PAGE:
How Do You Know if You’re Forgetful or Suffering From Alzheimer’s?

 

It is natural to be disturbed and frightened by the prospect and presence of memory loss, especially as an individual ages. Potentially debilitating anxiety may flit around in such a person’s head: “Is my brain deteriorating? Do I have some sort of dementia? Am I destined to succumb to Alzheimer’s disease?” Individuals who suffer with such anxieties may benefit from a comprehensive neuropsychological assessment, which measures one’s cognitive abilities, including animal naming tests, auditory learning, IQ and memory scales. The purpose of such tests is to determine whether or not the memory loss one may be experiencing is normal, or if it is an ominous symptom of something more serious.

Memory loss vs Alzheimer’s

The two vary dramatically in prognosis, and are, unfortunately, frequently confused by laymen and professionals alike. Aging individuals may experience brief “senior moments,” in which, for example, the person forgets a familiar person’s name. Mild cognitive impairment (MCI) is used to refer to such changes in memory. All that is meant is that these comparatively mild, if troubling, changes are more frequent than what might be expected for an individual at such and such an individual’s age. These changes may include forgetfulness with respect to conversations or recent events, greater difficulty in solving more difficult cognitive problems, multitasking, or making decisions. It is when daily activities can only be performed with great difficulty, or not at all, that dementia may be the culprit.  

Dementia

Rather than being a specific disease, however, dementia is a group of symptoms which interfere, to a certain degree with daily living activities and interpersonal interaction. While memory loss often occurs in those afflicted with dementia, other brain functions are affected as well. Indeed, dementia is used to refer to symptoms that extend beyond mild memory loss, such as changes in personality or behavior, paranoia, apathy, difficulty in planning, organizing, coordination and motor functions, or problems with use of language or reasoning.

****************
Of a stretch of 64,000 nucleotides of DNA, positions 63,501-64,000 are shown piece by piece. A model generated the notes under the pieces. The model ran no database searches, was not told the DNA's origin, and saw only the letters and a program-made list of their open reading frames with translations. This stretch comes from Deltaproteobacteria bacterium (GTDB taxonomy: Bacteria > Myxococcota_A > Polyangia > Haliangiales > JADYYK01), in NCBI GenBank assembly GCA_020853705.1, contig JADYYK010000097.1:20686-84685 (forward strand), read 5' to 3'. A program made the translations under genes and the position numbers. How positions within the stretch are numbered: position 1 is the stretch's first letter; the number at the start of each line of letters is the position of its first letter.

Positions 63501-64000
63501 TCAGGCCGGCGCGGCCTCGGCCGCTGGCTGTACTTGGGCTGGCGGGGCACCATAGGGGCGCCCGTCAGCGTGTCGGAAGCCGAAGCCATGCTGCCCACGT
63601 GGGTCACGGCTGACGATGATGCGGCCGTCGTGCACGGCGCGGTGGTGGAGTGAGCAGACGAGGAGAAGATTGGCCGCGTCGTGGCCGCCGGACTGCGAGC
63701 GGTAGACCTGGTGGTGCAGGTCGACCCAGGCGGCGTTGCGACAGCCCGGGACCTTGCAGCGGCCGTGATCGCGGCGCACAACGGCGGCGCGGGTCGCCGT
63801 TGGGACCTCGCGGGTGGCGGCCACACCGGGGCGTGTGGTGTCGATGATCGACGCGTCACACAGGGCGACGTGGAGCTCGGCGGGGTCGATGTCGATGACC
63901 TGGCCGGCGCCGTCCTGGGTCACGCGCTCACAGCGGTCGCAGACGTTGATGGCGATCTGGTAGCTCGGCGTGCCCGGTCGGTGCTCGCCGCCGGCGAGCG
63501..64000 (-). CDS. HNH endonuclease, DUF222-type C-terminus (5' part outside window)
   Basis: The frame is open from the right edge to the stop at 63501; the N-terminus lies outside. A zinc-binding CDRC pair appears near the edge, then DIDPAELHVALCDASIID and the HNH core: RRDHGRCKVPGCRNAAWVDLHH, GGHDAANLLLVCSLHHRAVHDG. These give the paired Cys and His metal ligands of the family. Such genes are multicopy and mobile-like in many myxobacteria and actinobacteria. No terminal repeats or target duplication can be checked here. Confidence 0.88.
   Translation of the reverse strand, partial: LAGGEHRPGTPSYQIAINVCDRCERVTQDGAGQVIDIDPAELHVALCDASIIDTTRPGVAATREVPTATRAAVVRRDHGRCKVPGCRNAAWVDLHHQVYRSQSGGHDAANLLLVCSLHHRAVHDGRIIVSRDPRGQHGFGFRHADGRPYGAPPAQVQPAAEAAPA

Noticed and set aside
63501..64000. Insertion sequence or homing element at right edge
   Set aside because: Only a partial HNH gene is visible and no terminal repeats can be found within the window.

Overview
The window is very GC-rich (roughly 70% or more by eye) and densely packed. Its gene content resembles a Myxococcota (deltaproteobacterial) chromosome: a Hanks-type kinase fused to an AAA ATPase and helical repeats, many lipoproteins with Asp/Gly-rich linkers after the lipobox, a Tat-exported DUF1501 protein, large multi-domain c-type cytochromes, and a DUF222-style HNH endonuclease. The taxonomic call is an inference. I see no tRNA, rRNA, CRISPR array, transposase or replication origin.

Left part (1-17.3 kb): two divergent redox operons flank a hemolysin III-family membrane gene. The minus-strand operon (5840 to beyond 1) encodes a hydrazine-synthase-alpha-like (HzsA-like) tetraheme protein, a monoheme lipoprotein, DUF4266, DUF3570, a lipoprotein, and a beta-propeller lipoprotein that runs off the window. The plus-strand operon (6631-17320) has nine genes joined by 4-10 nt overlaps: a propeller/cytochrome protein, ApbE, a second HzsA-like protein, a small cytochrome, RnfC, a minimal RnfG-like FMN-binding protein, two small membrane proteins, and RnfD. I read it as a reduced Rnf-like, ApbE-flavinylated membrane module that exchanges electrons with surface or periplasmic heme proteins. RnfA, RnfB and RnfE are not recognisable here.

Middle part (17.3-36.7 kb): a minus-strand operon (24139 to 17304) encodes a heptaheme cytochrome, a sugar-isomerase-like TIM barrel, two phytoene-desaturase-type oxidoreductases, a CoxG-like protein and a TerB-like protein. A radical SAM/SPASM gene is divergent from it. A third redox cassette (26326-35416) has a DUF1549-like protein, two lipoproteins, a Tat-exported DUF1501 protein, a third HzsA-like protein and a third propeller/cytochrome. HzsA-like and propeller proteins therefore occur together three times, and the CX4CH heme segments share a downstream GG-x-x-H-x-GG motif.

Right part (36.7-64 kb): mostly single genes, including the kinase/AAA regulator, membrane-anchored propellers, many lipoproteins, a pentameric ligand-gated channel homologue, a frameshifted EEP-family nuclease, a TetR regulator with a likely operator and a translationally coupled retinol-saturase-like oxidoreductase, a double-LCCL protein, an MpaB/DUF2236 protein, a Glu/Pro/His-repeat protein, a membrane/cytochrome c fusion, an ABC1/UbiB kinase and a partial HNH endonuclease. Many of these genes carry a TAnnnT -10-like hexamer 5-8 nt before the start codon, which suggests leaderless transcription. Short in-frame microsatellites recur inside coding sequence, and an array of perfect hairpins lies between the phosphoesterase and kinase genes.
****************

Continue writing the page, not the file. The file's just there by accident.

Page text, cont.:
Importance of early diagnosis

For concerned individuals who would opt for a less spartan cognitive assessment, 8-12 minute tests can be conducted in a doctor’s office. These tests can determine whether or not memory loss is age-appropriate or pathological. Although researchers from the University of Michigan report that only about 50% of individuals who believe they are suffering memory seek medical help, an early diagnosis may improve the admittedly poor prognosis of an individual with incipient dementia. Friends and relatives of the afflicted individual will be better able to determine optimal living arrangements for him or her, such as medical administration and help with daily tasks, such as bathing and hygiene upkeep.   

Montreal Cognitive Assessment 

Montreal Cognitive Assessment The optimal assessment for memory loss is the Montreal Cognitive Assessment (MoCA), developed in 1996. The Mini-Mental State Exam, though more popular than the former, is not as sensitive in distinguishing MCI from dementia. Although useful in detecting the onset of dementia, its usefulness in detecting mild cognitive impairment is dubious, and it does not test for executive function deficits, such as the ability to plan and perform tasks, or organize, at all. Furthermore, cultural background, speech or learning disorder, language fluency and education, unfortunately, may distort the results of this exam. Both tests measure concentration, attention, language, conceptual thinking, memory and the ability to calculate. Lasting 10-12 minutes, the MoCA has more difficult problems, with the result that it is more sensitive a measurement tool, able to pickup on potential problems the MMSE may not. The distinction is important, as it is possible to confuse between mild cognitive impairment and Alzheimer’s disease; a distinction which makes a whole world of difference.